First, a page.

[21 H. 8.]
HAving in my first Volume of this Histori∣cal work, already said something as to the antiquity of this Family; and in particular of Sir William de Windsore Knight, who had summons amongst the Barons of this Realm to divers Parliaments in King Richard the Seconds time: I now come to Sir Andrew.*Wind∣sore Knight the principal branch thereof; viz. Sona and Heir of Thomas Windsore Esq and Eli∣zabeth his Wife, Daughter and Coheir of Iohn Andrews Esq.
This Sir Andrews Windsore hadb his chief seat at Stanwell, near Hounslow, in Com. Midd. Which fair Lordship his Ancestors had enjoied by succession, from the Norman Conquerors time: and being summon'dc to that notable Parliament, begun at Westminster 3 Nov. 21 H. 8. and held by Prorogation until the 27th of that Kings reign, was admittedd into the House, upon the first of December, the same year. (This being that Parliament which gave the fatal stroke to all the lesser Monasteries; and thereby opened the gap to the miserable ruine of all the rest, which soon after happened.)
And the next ensuing year, wase one of the temporal Lords, who subscribed that Letter to Pope Clement the seventh: intimating to him, that unless he did comply with King Henry in that busi∣ness of his divorce from Queen Katherine, his Su∣premacy here was like to be endangered.
But of this Lord Windsor I have little else to say, than what I have been told by Thomas late Lord Page 308Windsor deceased, and which he received by Tra∣dition from his Ancestors; viz. that after the dis∣solution of the greater Monasteries in 31 H. 8. the King, being inform'd by Cromwell, and some other, who had been his chiefest Agents in that work; that the most likely way to secure them, from ever returning again to those uses, whereunto their pious Founders did at first design them, would be to dispose most of them into the Hands of the Nobility and Gentry, by free Gift, easie Purchases, or advantagious Exchanges. This subtle Project so wrought with the King, as that he soon assented to put it in practice: and in order thereunto, thought fit (amongst others) to en∣gage this Lord Windsore for one: to which end he sent him a Message, that he would dine with him at Stanwell, upon a certain day, not long after; And, accordingly, did so. But, before he went away, told him, that he liked so well of that place, as that he resolv'd to have it; yet not without a more beneficial Exchange. Whereunto the Lord Windsore answering; that he did hope his Highness was not in earnest; and, that it ha∣ving been the Seat of his Ancestors for many Ages, he would not now take it from him: The King, with a stern Countenance replyed; that it must be: and Commanded him, upon his Allegi∣ance to go speedily to his Attorney General, who should more fully acquaint him with his Royal pleasure. Which daring not to refuse; he accor∣dingly repaired to the Attorney General; who shew'd him a Draught, ready made, of an Ex∣change f for that Lordship of Stanwell with its appurtenances, lying in the Counties of Midd. Surr. Buck. Berks. and Sutht. (by which the great∣ness of it may be in some sort discern'd) in lieu of Bordsley-Abby, in Com. Wigorn. Whereof being constrain'd to accept, he was Commanded to quit Stanwell forthwith, though he had then laid in his Christmass-Provisions, for the keeping of his wonted Hospitality there. Whereupon he left them in the House; saying, They should not find it B•re Stanwell.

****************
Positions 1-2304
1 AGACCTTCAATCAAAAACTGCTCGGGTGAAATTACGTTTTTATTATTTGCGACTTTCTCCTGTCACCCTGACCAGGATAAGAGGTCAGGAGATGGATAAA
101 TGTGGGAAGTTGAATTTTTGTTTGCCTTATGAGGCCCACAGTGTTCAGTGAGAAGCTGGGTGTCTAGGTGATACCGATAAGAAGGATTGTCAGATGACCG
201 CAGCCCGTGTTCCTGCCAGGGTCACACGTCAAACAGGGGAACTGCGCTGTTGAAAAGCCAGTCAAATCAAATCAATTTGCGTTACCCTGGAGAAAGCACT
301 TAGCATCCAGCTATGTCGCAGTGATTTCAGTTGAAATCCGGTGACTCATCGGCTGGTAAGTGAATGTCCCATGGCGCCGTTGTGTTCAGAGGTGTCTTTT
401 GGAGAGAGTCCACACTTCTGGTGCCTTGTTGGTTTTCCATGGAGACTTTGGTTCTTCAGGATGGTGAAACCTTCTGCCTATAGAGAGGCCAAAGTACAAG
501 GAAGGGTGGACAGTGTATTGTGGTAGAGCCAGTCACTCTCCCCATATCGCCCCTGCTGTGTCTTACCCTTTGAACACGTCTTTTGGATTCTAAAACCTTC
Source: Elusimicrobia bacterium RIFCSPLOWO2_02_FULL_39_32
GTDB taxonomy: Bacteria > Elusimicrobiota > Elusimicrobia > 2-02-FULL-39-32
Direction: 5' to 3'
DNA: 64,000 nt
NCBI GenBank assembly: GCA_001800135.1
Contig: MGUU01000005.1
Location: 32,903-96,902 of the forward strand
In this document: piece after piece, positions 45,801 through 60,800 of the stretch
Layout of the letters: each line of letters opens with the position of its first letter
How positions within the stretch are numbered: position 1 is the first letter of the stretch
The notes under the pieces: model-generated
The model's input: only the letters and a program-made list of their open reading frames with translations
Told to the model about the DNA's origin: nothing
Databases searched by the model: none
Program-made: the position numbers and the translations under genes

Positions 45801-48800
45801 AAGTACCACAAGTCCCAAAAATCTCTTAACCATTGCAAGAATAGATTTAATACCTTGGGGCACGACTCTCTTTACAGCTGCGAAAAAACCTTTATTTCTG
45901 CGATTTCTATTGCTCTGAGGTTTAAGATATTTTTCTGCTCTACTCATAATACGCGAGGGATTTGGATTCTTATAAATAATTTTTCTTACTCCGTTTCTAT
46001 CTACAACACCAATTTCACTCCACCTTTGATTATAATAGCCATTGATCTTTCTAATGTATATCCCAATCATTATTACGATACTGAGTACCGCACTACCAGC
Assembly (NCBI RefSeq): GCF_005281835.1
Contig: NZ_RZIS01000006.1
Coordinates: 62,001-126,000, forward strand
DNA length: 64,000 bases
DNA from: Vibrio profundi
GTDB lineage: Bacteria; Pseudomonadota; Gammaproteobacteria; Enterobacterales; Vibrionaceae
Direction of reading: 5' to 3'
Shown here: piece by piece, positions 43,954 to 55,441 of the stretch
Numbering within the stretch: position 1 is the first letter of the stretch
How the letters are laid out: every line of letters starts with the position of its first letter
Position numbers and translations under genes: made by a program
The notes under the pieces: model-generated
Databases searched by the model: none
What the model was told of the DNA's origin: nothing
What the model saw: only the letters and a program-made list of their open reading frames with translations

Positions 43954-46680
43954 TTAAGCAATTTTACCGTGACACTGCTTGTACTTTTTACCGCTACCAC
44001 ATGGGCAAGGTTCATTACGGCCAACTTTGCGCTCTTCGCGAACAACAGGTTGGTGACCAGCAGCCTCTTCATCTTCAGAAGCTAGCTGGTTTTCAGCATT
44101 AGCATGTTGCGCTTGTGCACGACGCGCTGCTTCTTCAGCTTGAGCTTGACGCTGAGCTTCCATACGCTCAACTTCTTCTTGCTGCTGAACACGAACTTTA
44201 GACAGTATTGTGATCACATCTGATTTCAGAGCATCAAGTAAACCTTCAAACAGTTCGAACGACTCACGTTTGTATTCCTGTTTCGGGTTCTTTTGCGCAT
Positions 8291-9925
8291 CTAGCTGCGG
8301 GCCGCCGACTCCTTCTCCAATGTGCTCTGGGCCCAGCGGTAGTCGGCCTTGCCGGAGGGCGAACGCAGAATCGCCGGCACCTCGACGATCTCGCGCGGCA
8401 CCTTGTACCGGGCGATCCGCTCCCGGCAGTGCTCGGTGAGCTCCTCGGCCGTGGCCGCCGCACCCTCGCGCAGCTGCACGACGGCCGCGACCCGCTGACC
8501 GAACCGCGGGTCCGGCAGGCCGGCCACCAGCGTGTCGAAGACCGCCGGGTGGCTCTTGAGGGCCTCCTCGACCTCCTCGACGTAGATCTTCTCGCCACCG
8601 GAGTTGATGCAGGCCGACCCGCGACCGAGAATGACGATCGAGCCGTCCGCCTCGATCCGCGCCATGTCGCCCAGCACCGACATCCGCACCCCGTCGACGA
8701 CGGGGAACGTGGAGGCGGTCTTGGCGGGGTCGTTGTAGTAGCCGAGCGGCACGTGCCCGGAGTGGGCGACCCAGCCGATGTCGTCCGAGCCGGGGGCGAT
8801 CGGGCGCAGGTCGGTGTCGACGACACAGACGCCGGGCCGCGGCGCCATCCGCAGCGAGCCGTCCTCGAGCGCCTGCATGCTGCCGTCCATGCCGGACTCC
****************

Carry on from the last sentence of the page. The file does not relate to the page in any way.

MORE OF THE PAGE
This hapned in 34 H. 8. but was no little trou∣ble to his mind: and perhaps might conduce to the shortning of his days: For, before the end of that year, his death hapned: in order whereunto, by his Testamentg bearing date 16 Martii next ensuing▪ he bequeath'd his Body to be buried in the Quire of the Church of the Holy Trinity at Houn•slow, in Com. Midd. between the Pillars, where the Lady Elizabeth his Wife lay Interred. Appointing a convenient Tomb of Freestone to be there erected for him; with such Arms, Ima∣ges, and Inscription, as should be thought best by his Executors: As also xxiv. Torches, with four great Tapers, to be born by xxviii. poor men about his H•rse; every Torch weighing xvi l. and every Taper xii l. Each of those poor men to have for their labour, a Gown of Frize, and vi d. in money. And departed this life shortly after; for the Probateh of this his Testament beareth date ult. Iulii, next following.